In recent speeches the Federal Reserve has prepared financial markets for rate increases. It no longer sounds like a matter of if, but when. And that when could make a big difference to the US economy.
In a speech today at the Atlanta Fed, Jan Hatzius voiced his opinion that the Fed should wait until “very late 2015, early 2016”. Although I can understand the justification for rate increases at SOME point, I’ve generally agreed with Hatzius and feel increasingly confident about that. I think we can justify this based on several rational premises:
1) The US economy is not overheating and actually appears to be softening. Recent data has been anything but strong. ISM data, regional manufacturing report, CAPEX data, consumer spending, retail sales and even Q1 GDP all appear to be coming in below expectations. This isn’t necessarily a panic sign, but it’s not consistent with an economy that is overheating and in need of monetary tightening.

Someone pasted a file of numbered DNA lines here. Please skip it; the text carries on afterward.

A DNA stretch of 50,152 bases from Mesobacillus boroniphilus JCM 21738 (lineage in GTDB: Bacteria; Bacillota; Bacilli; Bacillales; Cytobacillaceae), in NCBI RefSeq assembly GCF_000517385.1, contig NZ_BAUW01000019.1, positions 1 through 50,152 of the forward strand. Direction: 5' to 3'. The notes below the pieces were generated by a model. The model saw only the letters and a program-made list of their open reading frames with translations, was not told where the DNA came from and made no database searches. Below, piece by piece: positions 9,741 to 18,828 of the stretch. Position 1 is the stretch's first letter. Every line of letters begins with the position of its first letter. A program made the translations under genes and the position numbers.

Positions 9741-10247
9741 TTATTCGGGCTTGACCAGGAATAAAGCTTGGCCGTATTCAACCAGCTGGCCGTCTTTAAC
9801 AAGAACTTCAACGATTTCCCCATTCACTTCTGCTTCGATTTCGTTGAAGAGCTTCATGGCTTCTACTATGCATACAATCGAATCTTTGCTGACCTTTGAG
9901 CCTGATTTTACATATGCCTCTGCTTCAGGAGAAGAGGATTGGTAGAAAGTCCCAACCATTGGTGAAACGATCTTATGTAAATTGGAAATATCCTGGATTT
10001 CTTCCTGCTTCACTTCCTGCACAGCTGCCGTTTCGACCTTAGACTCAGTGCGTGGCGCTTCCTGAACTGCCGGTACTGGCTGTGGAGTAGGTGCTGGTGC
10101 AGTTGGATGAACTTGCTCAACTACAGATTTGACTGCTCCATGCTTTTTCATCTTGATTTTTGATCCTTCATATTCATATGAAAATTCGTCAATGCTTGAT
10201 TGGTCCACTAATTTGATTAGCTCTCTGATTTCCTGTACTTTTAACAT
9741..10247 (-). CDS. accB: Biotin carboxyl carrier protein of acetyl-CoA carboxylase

2) Wage growth remains weak. Although there are some signs that wage growth could surprise on the upside, I think that there are reasonable signs that wage growth remains weak. More importantly, we are coming off of very low historical levels which gives the Fed some room to be slow to act.
3) Financial instability is only showing marginal signs of fragility. Yes, there are some worrisome signs in some markets. Some valuation metrics are high, there are arguable bubbles in some sectors of the markets and borrowing in financial markets is high. But these are more micro issues than macro issues. The Fed is eager to get ahead of any potential financial instability, but I actually worry that sharp rate increases in a weak economic environment could contribute to financial instability more than deter it.